BERKELEY – Back in September 1994, the Nobel laureate economist Milton Friedman actually wrote about one of US President Donald Trump’s current nominees to serve on the Federal Reserve’s seven-member Board of Governors. “In a recent Wall Street Journal op-ed piece,” Friedman observed, “Judy Shelton started her concluding paragraph: ‘Until the US begins standing up once more for stable exchange rates as the starting point for free trade…’” Stopping there, Friedman noted that, “It would be hard to pack more error into so few words”...
...“A system of pegged exchange rates, such as the original [International Monetary Fund] system or the European Monetary System,” Friedman went on to explain, “is an enemy to free trade. It is no accident that the 1992 collapse of the EMS coincided with the agreement to remove controls on the movement of capital.” In Friedman’s view, the idea that monetary policymakers should turn away from the internal balance and focus instead on preventing market-driven exchange-rate movements was a recipe for disaster. Such an approach would require all economies to abandon free trade and return to managed trade, thereby beggaring not just their neighbors but also themselves.
More than two decades later, Shelton’s views are no less erroneous or incoherent. Her arguments about monetary policy do not follow any consistent thread, because she is merely a political weathervane, pointing in whatever direction is most convenient for securing her next job.
Last year, she warned that the Fed should be careful not to do anything to curb stock prices, telling CNBC, “More than half of American households are invested through mutual funds or pension funds in this market. I don’t want the Fed to pull the rug out from under them.” And yet, in 2016, when unemployment was higher and the case for easy money stronger, she chastised the Fed for “appeasing financial markets” with loose monetary policies. Given this volte-face, it is not unreasonable to conclude that Shelton’s support for monetary-policy easing depends not on economic fundamentals but on who is in the White House.
Similarly, back in 2011, when there were lots of unemployed Americans who could be put to work producing exports, Shelton argued against policies that would weaken the dollar. “Let’s not compromise our currency in a misguided attempt to boost US job growth,” she advised in a commentary for the Wall Street Journal. “America’s best future is forged through sound finances and sound money.”
But nowadays, the same person who wrote those words sees compromising the currency as an added bonus from the interest-rate cuts she wants the Fed to pursue in response to monetary-policy loosening by the European Central Bank. In fact, she now believes that US monetary policy should be eased “as expeditiously as possible.” Never mind her warning in 2009 that “loose monetary policy … leads to internal bankruptcy … whole nations have foundered on this path.”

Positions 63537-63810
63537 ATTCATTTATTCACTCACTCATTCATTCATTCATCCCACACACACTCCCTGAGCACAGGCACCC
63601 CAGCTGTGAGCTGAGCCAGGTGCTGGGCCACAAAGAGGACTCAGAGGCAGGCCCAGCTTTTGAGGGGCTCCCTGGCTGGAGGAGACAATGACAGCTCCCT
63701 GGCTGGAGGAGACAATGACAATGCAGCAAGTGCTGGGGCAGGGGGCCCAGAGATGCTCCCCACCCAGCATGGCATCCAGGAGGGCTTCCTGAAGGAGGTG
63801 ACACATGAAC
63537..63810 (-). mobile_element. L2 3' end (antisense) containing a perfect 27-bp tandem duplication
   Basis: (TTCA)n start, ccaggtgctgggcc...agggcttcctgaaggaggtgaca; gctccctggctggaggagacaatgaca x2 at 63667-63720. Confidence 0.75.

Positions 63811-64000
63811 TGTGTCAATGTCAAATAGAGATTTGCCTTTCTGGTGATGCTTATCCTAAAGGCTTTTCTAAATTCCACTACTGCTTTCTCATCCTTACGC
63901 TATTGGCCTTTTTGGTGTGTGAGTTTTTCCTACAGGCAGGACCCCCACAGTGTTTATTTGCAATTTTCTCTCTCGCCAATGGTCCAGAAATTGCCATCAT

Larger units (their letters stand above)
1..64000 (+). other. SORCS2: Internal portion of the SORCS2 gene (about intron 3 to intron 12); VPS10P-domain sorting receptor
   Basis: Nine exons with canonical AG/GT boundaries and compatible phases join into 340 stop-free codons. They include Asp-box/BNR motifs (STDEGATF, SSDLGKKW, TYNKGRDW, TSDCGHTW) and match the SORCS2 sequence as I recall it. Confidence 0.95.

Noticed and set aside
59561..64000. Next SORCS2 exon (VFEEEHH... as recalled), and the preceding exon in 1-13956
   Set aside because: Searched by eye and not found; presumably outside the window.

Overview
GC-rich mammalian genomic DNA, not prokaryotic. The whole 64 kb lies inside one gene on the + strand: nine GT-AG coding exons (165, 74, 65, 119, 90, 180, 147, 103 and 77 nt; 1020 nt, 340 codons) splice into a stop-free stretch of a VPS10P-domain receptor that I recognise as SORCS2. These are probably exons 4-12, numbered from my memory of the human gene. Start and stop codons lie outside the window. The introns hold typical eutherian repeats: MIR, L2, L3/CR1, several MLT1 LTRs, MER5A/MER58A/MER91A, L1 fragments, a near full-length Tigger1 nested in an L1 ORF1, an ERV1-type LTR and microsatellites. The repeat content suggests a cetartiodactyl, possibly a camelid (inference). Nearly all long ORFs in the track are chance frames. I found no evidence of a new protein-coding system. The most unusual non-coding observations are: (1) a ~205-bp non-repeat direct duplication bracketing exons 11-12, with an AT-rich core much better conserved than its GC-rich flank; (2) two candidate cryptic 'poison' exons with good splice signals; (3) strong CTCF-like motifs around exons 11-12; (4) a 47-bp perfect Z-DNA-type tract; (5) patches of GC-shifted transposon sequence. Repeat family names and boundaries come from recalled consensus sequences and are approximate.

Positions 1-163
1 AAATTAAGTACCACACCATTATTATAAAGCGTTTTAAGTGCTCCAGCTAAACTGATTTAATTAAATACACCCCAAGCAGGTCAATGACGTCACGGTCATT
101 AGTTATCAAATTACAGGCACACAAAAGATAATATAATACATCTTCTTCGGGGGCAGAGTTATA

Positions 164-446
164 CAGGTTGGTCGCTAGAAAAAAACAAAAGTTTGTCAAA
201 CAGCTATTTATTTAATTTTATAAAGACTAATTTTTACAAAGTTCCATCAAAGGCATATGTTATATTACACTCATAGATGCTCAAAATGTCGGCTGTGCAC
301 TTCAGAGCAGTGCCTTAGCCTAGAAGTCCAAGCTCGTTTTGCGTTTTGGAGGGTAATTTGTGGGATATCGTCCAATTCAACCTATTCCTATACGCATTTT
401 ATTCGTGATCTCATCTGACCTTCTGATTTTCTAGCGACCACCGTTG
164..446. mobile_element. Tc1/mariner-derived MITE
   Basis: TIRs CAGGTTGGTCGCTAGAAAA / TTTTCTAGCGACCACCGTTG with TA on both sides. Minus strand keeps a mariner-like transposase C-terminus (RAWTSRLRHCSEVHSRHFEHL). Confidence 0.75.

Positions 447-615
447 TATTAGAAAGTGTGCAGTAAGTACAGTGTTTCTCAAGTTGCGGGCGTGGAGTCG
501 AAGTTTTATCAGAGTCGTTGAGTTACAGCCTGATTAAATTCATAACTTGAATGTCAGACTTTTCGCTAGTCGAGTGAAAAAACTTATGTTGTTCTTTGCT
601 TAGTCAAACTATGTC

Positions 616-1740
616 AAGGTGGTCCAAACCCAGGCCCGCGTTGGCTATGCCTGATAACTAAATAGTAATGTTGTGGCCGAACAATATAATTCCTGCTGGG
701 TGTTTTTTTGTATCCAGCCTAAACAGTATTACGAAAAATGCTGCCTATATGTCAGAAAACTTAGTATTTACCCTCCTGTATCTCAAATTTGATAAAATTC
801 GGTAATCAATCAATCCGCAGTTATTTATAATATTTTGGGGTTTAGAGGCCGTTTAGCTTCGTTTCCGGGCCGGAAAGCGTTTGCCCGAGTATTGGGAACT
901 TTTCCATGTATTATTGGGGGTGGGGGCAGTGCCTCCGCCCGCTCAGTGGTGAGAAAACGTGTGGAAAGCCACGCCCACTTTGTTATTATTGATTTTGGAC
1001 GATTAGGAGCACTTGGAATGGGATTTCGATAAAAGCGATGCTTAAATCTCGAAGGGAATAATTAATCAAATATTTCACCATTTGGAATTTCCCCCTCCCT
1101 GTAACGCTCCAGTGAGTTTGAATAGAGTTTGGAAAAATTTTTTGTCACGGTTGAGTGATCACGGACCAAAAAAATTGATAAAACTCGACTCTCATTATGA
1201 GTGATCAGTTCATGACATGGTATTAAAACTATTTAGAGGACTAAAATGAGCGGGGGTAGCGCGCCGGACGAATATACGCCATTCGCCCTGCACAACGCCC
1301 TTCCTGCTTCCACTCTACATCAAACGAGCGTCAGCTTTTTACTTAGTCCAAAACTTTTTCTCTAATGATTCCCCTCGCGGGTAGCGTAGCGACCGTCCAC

Given this history of flimflam, Catherine Rampell of the Washington Post was absolutely correct earlier this month when she called Shelton “an opportunist and a quack.” Rampell also notes that, “Senate Republicans seem to know this,” even if they “still may be too craven to oppose her nomination, for fear of crossing Trump.” For example, Kevin Cramer of North Dakota has said that while he likes the idea of having someone on the Fed Board who will challenge the status quo, he “wouldn’t want five members like [Shelton].” More worryingly, Thom Tillis of North Carolina apparently does not think that Shelton’s bizarre advocacy of the gold standard matters, because that issue is already off the table. Tim Scott of South Carolina agrees, arguing that Shelton’s past “controversial statements” are “not relevant.”
Putting on a slightly braver face, Pat Toomey of Pennsylvania told Shelton at her confirmation hearing that he is worried about her recent statements in support of devaluing the dollar. “We don’t get to control other countries’ monetary behavior,” Toomey warned. “I think that is a very, very dangerous path to go down.” Likewise, Richard Shelby of Alabama has indicated that he is “troubled by some of [Shelton’s] writings,” and John Kennedy of Louisiana admits that, “Nobody wants anybody on the Federal Reserve that has a fatal attraction to nutty ideas.”
Nonetheless, the Wall Street Journal editorial board has decided to defend Shelton’s nomination, particularly her belief that “monetary policies that ignore exchange-rate stability wreak political and economic havoc.” In effect, it is choosing her error-packed words over Friedman’s commonsense arguments about the proper goals of monetary policymaking.
Trump, of course, wants Shelton on the Fed Board so that he can threaten Fed Chair Jerome Powell by holding her out as a ready replacement. If we have learned anything over the past three years, it is that congressional Republicans’ furrowed brows and rhetoric of “concern” are worthless. Kennedy, after expressing his reservations about “nutty ideas,” went on to stipulate that, “I’m not saying that’s the case here.” And Mike Crapo of Idaho has gone so far as to praise Shelton for her “deep knowledge of democracy, economic theory, and monetary policy.”
If Republican senators are going to save the country from yet another Trump misstep, they will need to find their long-lost spines. I’m not holding my breath....
#highlighted #monetarypolicy #orangehairedbaboons #politicaleconomy #projectsyndicate #2020-03-07